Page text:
Land use planning is the study, regulation, and allocation of the uses of land (i.e., commercial, residential, mixed use, recreational, industrial, agricultural, etc.) to encourage or limit certain activities in a way that balances economic, social and environmental values of the town.
Contact: Max Johnstone, firstname.lastname@example.org
Growth Management Act
In Maine, land use planning is governed by the Growth Management Act, adopted in 1988. The purpose of growth management is to provide a framework within the community provides a vision for it future. That framework links land use planning policy (the future land use plan and zoning strategies) to community growth, operational expenditures and infrastructure investment strategies (capital improvement plan). MCOG assists member communities in the development and amendments of local growth management programs.
Maine's Growth Management Act is managed by the Municipal Planning Technical Assistance Program in the Department of Agriculture, Forestry and Conservation.
MCOG supports Comprehensive Planning processes in a variety of ways depending on the needs of the community: from managing the entire process and plan writing to more hands-off facilitation and oversight for communities with more capacity. While comprehensive planning is a fee-for-service contract, any preparation work is covered within our technical assistance program for member communities: we can provide you information and resources to get your community started.
Why does my community need a Comprehensive Plan?
Comprehensive planning is the community's opportunity to plan for change, address climate change and resiliency issues, protect critical natural resources and insure that the community has considered issues concerning housing, economic development, historic preservation, and municipal operations. The local municipal plan shall be developed within the context of regional issues and involve the cooperation of MCOG and your neighboring communities.
Your Comprehensive Plan establishes a legal basis for land use regulations. Without a Comprehensive Plan, your community has no legal ability to impose zoning, impact fees, or other land use regulations.
Funding & Grant Opportunities
Over $80 million is awarded through state grant and loan programs that either require or incentivize applicants to have a current, state-approved, comprehensive plan. These include:
Community Development Block Grants (CDBG)
Land for Maine’s Future
Land and Water Conservation Fund
DEP 319(h) Non-Point Source Protection Grants, and
DEP State Revolving Loan Fund
Good Community Planning Practice
Captures and communicates the community's shared vision and priorities for the town
Serves as a basis for sound decision-making in town management
Encourages communities to prepare for the future by forward establishing thoughtful growth management strategies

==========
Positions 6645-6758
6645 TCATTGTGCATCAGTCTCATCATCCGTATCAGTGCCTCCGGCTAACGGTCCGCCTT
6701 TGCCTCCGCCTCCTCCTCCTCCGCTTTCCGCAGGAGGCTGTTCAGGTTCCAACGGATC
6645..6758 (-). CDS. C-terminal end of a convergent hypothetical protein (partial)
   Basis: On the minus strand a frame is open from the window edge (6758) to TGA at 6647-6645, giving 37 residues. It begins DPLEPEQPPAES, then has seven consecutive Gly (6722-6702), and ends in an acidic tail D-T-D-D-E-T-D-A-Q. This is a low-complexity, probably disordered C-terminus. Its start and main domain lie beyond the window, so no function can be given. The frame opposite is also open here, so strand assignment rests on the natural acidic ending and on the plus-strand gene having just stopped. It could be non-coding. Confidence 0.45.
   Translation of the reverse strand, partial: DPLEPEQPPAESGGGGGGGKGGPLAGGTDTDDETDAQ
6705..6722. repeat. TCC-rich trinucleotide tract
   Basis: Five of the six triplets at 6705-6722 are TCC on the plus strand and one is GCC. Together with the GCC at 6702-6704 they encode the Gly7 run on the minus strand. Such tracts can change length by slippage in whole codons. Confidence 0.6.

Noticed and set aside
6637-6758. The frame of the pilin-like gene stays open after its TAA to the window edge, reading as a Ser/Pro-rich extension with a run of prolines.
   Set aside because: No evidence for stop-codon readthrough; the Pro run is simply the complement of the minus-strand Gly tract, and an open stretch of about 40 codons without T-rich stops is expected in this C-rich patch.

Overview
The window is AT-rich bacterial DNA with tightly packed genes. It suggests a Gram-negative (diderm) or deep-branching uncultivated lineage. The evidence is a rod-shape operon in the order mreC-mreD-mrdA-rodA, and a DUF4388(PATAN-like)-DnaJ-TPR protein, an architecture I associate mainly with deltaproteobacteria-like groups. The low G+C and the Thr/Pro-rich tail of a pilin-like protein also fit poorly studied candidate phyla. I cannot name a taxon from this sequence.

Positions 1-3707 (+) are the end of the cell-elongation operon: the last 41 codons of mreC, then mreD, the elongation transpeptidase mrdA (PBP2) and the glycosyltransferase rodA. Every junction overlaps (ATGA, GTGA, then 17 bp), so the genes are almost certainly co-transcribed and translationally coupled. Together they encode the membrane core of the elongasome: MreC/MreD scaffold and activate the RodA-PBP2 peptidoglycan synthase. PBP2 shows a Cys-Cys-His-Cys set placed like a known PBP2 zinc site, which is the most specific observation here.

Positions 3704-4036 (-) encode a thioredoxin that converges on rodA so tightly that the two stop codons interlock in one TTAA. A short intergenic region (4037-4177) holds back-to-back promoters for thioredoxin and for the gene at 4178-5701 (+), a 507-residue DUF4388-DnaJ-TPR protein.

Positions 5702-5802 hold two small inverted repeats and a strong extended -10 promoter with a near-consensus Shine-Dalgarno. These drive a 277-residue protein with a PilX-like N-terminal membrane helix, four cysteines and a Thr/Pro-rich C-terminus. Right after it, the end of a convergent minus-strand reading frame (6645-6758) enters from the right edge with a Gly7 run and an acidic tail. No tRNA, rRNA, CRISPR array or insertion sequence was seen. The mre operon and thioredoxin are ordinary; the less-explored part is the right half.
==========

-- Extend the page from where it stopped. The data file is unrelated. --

How long is your Comprehensive Plan valid?
Once accepted by the State, Comprehensive Plans are valid for 12 years; however, many State funding opportunities require a Comprehensive Plan within 10 years. Once your plan hits the 10 year mark, consider launching a comprehensive plan update process as most comprehensive planning processes will take 1-2 years from start to finish.
Do Comprehensive Plans establish Zoning?
No. A Comprehensive Plan lays out the community's vision, goals, and objectives including for land use. It provides the backbone for the local zoning law, but does not establish zoning law.
What is required in a Comprehensive Plan?
You can find out more about Comprehensive Plans in Maine with examples and checklist requirements on the State's website here.
Zoning & Ordinance Development
Zoning and Land Use are important organizational tools to help communities manage and protect their local environments from overdevelopment. Establishing a Land Use Ordinance can help community Code Enforcement Officers and Planning Boards with creating a written procedure and outlining standards that can ensure there is an acceptable practice throughout the community that can be used for all potential developers that wish to come to your area. Having this document in place helps guarantee protections for abutting property owners from potential developments and to encourage projects away from rural portions of the community.
Shoreland Zoning is a statewide set of rules that are issued through the Maine Department of Environmental Protection to protect Maine’s waters and natural habitats from development. Shoreland Zoning was created as a result of the Maine’s Mandatory Shoreland Zoning Act of 1971, and is applicable to identified water bodies and up to 250 feet of land from their normal high-water line. These standards are required to be adopted by all municipalities in the State of Maine. The most recent amendments went into effect as of January 21, 2015 and are known as “Chapter 1000”.
Municipalities that have not updated their Shoreland Zoning since 2015 are strongly advised to review and amend their applicable ordinance(s) to incorporate these changes.